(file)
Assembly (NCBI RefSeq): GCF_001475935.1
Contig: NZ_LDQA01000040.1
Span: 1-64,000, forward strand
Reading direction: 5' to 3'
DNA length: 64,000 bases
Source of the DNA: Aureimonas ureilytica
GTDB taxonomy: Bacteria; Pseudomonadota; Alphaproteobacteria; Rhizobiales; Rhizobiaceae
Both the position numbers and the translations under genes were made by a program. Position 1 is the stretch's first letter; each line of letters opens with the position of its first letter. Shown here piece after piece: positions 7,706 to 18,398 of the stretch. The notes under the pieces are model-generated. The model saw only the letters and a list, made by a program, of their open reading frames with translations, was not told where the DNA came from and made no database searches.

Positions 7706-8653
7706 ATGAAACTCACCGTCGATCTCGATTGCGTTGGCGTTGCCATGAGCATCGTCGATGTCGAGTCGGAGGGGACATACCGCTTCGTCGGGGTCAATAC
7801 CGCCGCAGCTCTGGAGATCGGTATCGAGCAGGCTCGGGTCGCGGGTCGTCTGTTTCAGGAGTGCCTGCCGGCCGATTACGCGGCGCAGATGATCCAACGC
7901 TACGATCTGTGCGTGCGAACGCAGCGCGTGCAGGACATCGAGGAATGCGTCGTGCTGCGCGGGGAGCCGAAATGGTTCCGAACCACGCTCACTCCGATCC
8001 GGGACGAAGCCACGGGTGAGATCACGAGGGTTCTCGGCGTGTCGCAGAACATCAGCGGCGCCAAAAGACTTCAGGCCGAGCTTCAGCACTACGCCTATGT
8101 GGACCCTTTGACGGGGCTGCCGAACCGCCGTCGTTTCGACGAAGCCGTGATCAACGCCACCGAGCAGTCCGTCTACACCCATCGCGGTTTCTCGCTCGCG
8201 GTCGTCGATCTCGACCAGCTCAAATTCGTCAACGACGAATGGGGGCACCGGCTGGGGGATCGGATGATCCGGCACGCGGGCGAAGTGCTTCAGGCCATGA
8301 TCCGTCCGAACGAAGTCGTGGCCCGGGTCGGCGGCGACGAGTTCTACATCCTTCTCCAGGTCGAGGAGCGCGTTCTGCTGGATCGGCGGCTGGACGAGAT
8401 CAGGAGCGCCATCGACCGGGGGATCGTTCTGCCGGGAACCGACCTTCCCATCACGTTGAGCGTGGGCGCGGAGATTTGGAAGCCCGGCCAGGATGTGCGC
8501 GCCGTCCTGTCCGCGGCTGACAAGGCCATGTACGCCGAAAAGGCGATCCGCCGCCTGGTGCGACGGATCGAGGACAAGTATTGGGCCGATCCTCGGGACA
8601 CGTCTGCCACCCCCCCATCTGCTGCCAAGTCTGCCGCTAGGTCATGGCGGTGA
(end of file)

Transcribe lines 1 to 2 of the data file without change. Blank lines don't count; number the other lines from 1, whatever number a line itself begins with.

Assembly (NCBI RefSeq): GCF_001475935.1
Contig: NZ_LDQA01000040.1